The successful elements of Countdown to 2015 will be retained moving forward, including the inclusive and participatory model of governance and technical work. It will promote accountability and action through better monitoring and measurement of coverage and its key determinants, by strengthening regional and country capacity for evidence generation and use, and by developing communication strategies to increase the uptake of Countdown findings. CD2030 will address today’s broader agenda by expanding its indicators and analyses on the reproductive health, adolescent health, and nutrition dimensions of the continuum of care, including preconception care, and will pay more attention to subnational analyses, use of health facility data, and quality of care. Learning from its portfolio of 10 indepth case studies and from preparing annual country profiles for high-burden countries, CD2030 is introducing a regional hub-and-spoke model to devolve the effort to country level where action is most critical. The first regional hub will be based at the Federal University of Pelotas, Brazil, and will work with Latin American and Caribbean and Lusophone African countries on developing their capacity to undertake multicountry and indepth case study research, and to use the findings of that research to shape national plans and policies. A second hub is planned for south central Asia, based at Aga Khan University, Karachi, Pakistan, and other hubs will be rolled out over time with a focus on Africa.

The global landscape and associated priorities in monitoring, measurement, research, and learning have vastly changed over the past decade as mortality levels have sharply declined and become more concentrated in certain geographies. The SDGs include a greater emphasis on universal health coverage, social and environmental determinants, and in-countryinequalities to ensure no one gets left behind. The accountability architecture for women’s, children’s, and adolescents’ health is still evolving to incorporate these more complex and expansive priorities while not forgetting the unfinished agenda of maternal, newborn, and child survival. CD2030, with its flexible structure, is positioned to be a strong contributor to this architecture by providing technical inputs on coverage, equity, and determinants of health to the annual reports for the Global Strategy and the Independent Accountability Panel, the successor to the independent Expert Review Group on Information and Accountability for Women’s and Children’s Health.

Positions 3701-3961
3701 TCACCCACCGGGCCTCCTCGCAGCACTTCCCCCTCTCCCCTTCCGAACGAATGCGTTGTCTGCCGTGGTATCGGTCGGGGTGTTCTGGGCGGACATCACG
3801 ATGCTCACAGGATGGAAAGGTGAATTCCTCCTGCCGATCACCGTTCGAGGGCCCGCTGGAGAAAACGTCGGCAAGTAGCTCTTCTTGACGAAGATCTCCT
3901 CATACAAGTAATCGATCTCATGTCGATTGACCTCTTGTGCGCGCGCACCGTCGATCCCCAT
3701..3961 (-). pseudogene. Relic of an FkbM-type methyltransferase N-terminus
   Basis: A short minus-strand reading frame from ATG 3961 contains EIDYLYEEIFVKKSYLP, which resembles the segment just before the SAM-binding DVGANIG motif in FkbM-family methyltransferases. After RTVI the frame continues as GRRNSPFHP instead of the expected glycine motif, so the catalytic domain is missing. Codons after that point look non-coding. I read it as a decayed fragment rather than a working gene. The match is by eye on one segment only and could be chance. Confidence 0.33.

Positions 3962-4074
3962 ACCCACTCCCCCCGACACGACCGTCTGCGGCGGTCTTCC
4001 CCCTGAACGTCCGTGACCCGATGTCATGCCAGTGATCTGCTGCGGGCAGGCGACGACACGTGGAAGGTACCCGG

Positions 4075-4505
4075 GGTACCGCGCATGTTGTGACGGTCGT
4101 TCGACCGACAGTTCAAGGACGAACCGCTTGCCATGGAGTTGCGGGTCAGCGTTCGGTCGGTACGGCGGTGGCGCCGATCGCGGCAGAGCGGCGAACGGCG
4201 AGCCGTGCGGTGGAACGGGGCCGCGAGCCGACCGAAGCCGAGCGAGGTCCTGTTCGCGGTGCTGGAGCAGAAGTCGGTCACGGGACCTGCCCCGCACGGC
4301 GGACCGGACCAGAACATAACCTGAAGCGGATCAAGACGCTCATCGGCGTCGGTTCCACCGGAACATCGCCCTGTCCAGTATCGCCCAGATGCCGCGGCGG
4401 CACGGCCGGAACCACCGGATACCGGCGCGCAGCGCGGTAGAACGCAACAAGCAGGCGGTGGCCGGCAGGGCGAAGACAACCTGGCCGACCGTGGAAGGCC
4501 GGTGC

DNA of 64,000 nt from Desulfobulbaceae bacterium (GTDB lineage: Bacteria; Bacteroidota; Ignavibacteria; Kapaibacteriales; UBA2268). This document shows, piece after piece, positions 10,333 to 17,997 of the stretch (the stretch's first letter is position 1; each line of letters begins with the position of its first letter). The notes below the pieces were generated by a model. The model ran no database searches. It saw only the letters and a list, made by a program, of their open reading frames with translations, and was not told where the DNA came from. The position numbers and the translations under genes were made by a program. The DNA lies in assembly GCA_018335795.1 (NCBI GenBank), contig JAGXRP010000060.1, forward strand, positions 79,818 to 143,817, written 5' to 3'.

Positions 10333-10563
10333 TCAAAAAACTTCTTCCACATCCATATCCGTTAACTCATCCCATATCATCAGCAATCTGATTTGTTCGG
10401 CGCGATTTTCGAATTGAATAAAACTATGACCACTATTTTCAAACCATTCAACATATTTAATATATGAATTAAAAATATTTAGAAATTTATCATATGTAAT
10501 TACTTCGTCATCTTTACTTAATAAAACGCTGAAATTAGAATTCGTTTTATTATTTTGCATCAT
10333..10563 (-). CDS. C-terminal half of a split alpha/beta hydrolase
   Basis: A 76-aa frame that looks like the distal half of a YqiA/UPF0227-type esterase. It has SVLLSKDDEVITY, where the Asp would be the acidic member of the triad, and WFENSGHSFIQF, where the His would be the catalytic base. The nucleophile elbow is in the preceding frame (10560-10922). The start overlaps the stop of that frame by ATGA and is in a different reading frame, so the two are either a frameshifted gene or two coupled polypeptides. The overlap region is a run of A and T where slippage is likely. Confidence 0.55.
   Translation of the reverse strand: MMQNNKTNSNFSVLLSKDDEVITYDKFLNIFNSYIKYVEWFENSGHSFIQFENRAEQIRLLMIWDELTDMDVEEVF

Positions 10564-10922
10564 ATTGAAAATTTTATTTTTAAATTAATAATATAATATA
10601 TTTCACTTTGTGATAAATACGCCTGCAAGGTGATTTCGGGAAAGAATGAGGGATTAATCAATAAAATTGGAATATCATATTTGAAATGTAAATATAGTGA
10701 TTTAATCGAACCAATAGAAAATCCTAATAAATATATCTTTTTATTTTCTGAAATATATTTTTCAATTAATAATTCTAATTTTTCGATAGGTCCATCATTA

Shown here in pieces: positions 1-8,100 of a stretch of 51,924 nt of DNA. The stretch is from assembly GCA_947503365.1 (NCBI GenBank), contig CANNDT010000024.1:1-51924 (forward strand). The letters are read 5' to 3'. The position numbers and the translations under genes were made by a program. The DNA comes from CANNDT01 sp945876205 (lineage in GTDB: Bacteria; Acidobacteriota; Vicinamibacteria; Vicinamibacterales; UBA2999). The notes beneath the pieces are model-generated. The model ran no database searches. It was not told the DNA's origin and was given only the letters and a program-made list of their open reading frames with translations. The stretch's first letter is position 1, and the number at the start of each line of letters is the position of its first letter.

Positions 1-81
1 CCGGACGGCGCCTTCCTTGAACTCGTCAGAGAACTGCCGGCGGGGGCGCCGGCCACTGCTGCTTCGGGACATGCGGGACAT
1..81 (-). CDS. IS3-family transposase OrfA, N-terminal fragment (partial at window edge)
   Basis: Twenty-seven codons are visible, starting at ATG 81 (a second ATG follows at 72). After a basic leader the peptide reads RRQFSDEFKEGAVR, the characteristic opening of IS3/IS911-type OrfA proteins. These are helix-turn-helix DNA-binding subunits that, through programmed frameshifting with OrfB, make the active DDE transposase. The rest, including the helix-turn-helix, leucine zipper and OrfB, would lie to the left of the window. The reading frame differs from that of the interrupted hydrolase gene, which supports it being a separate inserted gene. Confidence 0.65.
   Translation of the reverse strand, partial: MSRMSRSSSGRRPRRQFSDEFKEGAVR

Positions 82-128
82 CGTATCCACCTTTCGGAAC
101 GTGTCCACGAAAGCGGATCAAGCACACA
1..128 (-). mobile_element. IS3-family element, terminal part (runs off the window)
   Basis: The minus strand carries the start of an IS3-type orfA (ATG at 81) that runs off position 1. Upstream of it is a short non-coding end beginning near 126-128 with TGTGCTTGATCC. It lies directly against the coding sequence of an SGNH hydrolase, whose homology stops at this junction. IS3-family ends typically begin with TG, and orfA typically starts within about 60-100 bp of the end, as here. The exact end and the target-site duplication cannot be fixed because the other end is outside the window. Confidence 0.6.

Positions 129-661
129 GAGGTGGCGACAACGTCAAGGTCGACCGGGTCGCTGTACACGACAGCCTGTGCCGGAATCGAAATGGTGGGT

CD2030 will continue to prepare its own synthesis reports and country profiles. It will also aim to support regional initiatives such as the scorecards developed by the African Leaders Malaria Alliance, and to support the development of country health information systems through its participation in selected working groups of the Health Data Collaborative (analytical capacity and use, and quality of care measurement). Most importantly, through its global network and establishment of regional hubs, and in alignment with the aims of the Global Financing Facility for Reproductive, Maternal, Newborn, Child and Adolescent Health, CD2030 will help ensure regular reporting on progress and performance at the country level and help foster the ability and appetite of country-based teams to conduct robust assessments of progress and investments. An important aim by the end of the SDGs would be to devolve monitoring, evaluation, and accountability maximally to countries and regional stakeholders.

The need for a Countdown-like mechanism that provides independent analyses grounded in a collaborative partnership among academic institutions, UN agencies, governments, and other civil society members has never been greater. We stand ready for the work ahead.